I have been using mannequins in my artwork for a long time. As elements in sculpture or subjects of photography, they emanate a mysterious and eerie presence. Artificial, idealized and frozen in time, the creation of the mannequin had the sole purpose of serving us as pretend human beings. I love meandering through narrow passageways of a giant and dusty old warehouse, filled with piles and groupings of second-hand mannequins in various conditions, poses and states of dismemberment. Some facial expressions and body forms captivate me and they become fixtures in my studio, eventually making their way into an art piece I create.
One day in the near past, I came face to face with an unexpected discovery. I was in one of the most upscale malls in my home city for the first time in years. Since I rarely set foot into these temples of commercial delight, one could say I am somewhat out of touch with the latest changes in fashion trends. With guilty pleasure I was observing beautifully decorated storefronts, carefully and effectively designed to evoke the feeling of yearning.
Peeking through the windows, like a true voyeur, I felt myself succumbing to the lure of perfect lifestyle located just behind the glass, until… a jolt of new awareness woke me from my daze. Every clothing store displayed mannequins that had absolutely no identifying features. (Later, I found out the industry name – egghead mannequin). Indeed, the heads were elegantly shaped ovals. One of the variations in style had a mere suggestion of a nose protruding ever so slightly, as if a stocking was pulled over the head. In addition to the erasure of facial features, details in fingers and toes were also missing.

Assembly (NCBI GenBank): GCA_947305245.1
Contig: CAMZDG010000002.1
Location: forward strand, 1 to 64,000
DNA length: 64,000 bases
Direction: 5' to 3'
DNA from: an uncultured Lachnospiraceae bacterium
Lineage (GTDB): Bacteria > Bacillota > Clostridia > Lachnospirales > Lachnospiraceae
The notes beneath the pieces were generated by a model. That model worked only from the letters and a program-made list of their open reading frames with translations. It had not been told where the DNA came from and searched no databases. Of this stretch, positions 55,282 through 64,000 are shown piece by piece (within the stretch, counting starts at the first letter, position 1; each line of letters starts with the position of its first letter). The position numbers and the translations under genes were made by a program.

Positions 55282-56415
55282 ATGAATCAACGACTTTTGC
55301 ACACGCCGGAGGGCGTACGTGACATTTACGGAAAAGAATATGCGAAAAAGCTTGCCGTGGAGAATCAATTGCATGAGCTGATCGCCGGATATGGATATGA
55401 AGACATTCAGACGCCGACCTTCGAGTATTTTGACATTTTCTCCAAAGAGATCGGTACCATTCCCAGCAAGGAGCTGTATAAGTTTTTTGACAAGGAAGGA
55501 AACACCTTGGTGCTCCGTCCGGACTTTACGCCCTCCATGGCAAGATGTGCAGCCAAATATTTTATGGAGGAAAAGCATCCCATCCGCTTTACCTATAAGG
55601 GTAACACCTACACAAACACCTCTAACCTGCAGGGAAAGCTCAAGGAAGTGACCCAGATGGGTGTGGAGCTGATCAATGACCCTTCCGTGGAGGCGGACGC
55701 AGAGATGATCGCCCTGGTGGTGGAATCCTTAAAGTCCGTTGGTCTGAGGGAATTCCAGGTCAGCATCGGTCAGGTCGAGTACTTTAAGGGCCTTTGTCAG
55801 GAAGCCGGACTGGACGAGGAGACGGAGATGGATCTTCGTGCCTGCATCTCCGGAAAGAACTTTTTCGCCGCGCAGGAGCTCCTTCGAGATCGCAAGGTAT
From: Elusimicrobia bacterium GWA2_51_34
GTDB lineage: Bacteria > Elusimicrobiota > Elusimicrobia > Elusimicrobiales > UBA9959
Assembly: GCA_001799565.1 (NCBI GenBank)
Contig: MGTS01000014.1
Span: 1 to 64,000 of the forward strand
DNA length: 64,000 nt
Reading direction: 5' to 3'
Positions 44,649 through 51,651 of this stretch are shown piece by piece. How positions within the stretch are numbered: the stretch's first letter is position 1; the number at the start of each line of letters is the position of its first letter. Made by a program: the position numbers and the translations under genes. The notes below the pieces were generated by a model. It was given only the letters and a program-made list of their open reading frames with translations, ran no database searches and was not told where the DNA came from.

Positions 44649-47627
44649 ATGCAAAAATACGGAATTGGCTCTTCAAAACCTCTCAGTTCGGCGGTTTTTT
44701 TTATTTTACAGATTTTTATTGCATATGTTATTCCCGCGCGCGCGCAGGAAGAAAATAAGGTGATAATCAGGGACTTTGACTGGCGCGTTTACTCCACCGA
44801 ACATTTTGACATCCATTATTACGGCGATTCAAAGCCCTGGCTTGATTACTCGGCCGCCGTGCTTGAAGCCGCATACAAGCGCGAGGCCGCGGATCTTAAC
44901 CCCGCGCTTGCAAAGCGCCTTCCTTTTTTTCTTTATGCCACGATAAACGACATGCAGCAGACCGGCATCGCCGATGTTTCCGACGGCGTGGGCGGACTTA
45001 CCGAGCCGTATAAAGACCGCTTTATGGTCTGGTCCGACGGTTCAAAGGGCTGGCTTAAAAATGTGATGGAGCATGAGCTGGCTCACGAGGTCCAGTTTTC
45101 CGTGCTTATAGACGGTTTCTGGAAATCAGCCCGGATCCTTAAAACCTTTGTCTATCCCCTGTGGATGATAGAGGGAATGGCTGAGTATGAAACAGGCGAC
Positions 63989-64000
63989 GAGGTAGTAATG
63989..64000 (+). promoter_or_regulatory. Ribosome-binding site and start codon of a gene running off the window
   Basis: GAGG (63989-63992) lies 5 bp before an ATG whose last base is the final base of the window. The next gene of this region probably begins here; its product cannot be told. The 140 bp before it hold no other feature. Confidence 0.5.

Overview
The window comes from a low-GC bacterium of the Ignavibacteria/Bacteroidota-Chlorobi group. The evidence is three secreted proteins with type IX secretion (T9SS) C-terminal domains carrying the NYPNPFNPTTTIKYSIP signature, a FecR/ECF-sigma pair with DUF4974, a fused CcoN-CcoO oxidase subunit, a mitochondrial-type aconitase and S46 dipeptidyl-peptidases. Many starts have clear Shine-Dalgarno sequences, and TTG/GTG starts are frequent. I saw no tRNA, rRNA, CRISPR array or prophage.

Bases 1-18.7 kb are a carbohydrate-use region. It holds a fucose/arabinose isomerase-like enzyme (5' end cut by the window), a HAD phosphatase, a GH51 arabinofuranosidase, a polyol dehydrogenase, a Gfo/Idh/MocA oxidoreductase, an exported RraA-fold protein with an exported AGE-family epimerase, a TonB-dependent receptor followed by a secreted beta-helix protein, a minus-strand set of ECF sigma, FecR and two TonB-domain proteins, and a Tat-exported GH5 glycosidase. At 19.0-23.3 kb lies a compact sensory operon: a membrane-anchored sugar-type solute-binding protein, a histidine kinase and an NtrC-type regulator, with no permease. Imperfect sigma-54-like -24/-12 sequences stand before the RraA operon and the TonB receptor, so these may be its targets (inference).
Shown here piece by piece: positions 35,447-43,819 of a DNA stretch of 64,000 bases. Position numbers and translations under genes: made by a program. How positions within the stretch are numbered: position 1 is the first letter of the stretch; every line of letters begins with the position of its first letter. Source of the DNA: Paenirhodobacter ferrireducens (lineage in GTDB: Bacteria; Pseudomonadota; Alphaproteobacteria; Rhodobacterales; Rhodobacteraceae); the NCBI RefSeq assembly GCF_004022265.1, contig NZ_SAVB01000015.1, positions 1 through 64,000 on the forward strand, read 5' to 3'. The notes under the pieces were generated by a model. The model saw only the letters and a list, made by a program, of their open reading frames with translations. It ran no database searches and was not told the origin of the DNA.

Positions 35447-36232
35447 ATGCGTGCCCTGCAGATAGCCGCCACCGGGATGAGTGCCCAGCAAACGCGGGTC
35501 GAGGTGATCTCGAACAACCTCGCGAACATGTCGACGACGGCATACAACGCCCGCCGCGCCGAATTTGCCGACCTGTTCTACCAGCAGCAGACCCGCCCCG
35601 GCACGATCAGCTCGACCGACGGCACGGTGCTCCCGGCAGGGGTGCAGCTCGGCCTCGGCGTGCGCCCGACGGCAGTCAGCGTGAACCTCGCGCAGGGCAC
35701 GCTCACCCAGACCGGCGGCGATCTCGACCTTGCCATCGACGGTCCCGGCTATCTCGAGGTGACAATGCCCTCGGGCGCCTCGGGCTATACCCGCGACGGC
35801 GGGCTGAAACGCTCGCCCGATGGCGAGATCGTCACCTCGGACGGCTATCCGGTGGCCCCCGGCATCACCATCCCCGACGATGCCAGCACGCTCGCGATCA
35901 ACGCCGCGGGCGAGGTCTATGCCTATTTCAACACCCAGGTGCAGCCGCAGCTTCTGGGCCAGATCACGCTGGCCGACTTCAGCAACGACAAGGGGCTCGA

Naturally, once I noticed the pattern, I looked for other distinguishing features in the models which wore the glitziest fashion brands on the market. The materials used in their production also strayed as far as possible from the shades and textures of human skin. Highly polished and reflective plastic surfaces came in various colours, from metallic greys to bright blue, yellow and red. Some mannequins were made entirely out of canvas, their parts sewn together like dolls, making a bold statement of an environmentally responsible alternative. Not surprising, there was no hair anywhere in sight, and little indication of gender, other than clothing they were wearing.
I was dumbfounded not to encounter one model that looked like a traditional mannequin. Not only individual identities were missing in these forms, but humanity itself disappeared. I guess mannequins with personalities, with their flawed adherence to beauty and reality, are now a thing of the past. A generic, universal, stylish and nondescript look is in.
To make a poignant conclusion to this story, somewhere around the same time, I visited the aforementioned warehouse with recycled store displays. Walking through the narrow aisles, musty smell in the air, I stumbled upon a bunch of mannequin heads, severed from their bodies at the top of their necks, each one with a unique and alluring expression. When the proprietor solemnly informed me that heads with faces are no longer acceptable, I had an image of a guillotine very vividly arise in my mind. It’s a Revolution! He told me that apparently, the bodies of the outdated mannequins can be refurbished and glazed over with a contemporary look, but the heads have to go, they must be replaced with a new standard – a featureless, unremarkable (egg-shaped) form.
Ever since, the question has been nagging at me: if mannequins reflect current tastes and norms, what do egg-heads say about us?